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How to Consolidate Your Accounts into One Bill

Debt Consolidation

Debt is difficult enough without having to manage multiple accounts and many different creditors. If you’re like most consumers, you probably have several credit cards with balances on which you pay every month. More than likely, these cards have different payment amounts, due dates, and creditors, and you have to remember when to make what payment to which creditor. If you’ve gotten overwhelmed with too many debts, No Debt Today can alleviate your payment burden by helping you combine your accounts into a single bill. Read on for more information on how you can bundle all of your debts into one payment with debt consolidation.

Method #1: Consolidation Loan

The first way to combine all of your accounts is by taking out a consolidation loan from a bank or credit union. The consolidation loan may be unsecured, meaning no physical property is attached to the loan, or secured, meaning collateral is required in order to obtain the loan. With both types of loans, the borrower uses the proceeds to pay off old debts. For example, you might take out a home equity debt consolidation loan of $25,000 to consolidate your credit cards. You would use the $25,000 to pay off all of your credit card balances and then make payments on the home equity loan every month. In this way, you’ve taken the many accounts you used to carry and combined them into just one bill, your consolidation loan payment, per month. We’ve outlined some of the benefits and pitfalls of debt consolidation loans below:

  • Must have good credit in order to qualify
  • Loans usually have relatively low interest rates
  • You risk losing your collateral with secured consolidation loans
  • You must take out new debt in order to pay off old debt

Method #2: Credit Card Loans

Credit card loans are another strategy you can use to bundle your accounts. Also know as balance transfers, credit card loans allow cardholders to move high-interest debts to a single card with lower interest. For instance, if you have a balance of $2,000 on each of your three credit cards, you can apply for a new card with a balance transfer offer of 0% APR for six months. You would then move the total of your other balances, $6,000, to the new card in order to save on interest. Here are some of the pros and cons of the balance transfer consolidation method:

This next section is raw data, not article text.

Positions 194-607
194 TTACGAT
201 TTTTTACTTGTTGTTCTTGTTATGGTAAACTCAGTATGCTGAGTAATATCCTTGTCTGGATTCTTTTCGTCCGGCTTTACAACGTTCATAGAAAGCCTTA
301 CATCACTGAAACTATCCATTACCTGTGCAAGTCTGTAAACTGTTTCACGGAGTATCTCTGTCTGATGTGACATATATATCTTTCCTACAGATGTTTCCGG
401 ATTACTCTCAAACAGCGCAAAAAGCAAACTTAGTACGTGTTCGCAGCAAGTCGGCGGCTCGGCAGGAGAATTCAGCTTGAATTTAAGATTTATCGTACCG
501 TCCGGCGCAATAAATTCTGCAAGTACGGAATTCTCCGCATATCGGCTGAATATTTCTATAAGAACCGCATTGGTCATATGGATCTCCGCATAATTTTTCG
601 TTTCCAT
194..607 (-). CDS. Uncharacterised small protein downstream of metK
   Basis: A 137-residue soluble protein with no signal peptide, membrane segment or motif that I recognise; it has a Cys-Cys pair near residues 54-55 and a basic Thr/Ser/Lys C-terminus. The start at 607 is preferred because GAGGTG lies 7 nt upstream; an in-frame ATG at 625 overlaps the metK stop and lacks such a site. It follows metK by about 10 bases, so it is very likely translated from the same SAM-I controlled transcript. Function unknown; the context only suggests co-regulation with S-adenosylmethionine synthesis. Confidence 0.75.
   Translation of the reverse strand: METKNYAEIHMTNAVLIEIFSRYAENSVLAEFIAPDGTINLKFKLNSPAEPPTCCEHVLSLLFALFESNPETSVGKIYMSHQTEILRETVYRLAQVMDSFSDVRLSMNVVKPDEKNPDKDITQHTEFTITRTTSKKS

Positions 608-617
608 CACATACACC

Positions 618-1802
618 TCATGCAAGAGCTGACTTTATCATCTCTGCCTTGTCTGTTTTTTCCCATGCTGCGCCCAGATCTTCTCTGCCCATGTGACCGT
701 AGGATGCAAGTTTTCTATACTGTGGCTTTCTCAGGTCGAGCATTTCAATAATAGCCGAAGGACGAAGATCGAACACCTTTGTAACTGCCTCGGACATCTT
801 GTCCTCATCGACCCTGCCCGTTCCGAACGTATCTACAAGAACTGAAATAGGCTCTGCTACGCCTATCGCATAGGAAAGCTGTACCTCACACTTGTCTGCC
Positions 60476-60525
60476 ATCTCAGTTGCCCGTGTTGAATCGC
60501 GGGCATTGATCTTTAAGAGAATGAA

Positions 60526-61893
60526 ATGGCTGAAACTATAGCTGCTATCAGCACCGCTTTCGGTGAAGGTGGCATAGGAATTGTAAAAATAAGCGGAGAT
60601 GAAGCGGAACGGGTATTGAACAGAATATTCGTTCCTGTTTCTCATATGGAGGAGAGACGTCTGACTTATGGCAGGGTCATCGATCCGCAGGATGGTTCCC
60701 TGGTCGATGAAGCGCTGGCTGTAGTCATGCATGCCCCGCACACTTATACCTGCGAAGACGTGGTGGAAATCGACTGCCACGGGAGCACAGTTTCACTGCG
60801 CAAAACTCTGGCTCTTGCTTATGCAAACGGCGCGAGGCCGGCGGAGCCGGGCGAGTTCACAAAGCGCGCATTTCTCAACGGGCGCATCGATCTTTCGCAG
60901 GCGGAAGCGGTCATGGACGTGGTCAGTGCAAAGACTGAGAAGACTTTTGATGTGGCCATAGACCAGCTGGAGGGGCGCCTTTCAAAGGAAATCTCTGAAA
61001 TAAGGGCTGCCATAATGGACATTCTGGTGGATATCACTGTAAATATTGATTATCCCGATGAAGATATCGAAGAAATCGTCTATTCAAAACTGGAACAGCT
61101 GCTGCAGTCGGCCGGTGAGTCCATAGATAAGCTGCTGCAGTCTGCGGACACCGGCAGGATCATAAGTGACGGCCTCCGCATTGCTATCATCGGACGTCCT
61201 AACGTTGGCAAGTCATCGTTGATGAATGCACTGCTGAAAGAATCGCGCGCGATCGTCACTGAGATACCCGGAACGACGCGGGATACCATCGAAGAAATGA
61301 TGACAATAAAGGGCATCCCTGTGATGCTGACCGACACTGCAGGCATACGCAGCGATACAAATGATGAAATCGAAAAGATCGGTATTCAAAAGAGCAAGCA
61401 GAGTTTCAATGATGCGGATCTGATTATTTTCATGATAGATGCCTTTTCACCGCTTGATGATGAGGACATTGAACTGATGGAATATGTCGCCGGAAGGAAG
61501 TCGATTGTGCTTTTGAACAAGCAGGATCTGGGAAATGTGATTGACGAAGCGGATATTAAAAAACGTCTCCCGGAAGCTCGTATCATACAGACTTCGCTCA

• Balance transfers are easy and can be completed online
  • Low interest rates do not last
  • Card issuers charge significant fees for balance transfers
  • Requires you to take on new debt

Method #3: Professional Debt Consolidation

No Debt Today offers the most effective and affordable way to bundle all of your accounts into one bill: professional debt consolidation. With this method, you sign up for a debt consolidation program that adjusts your interest rates and packages your various debts into a single monthly payment. Once your accounts are consolidated, you will send just one payment to your consolidation service every month. Your consolidation service will handle the distribution of the payment to your various lenders, so the hassle of multiple payments is eliminated. Bundling your accounts with No Debt Today can offer the following benefits:

  • No new debt is acquired
  • The consolidation service pays your individual creditors for you
  • Easy sign-up process with no loan applications
  • Tackle high interest rates and large debts in a reasonable amount of time
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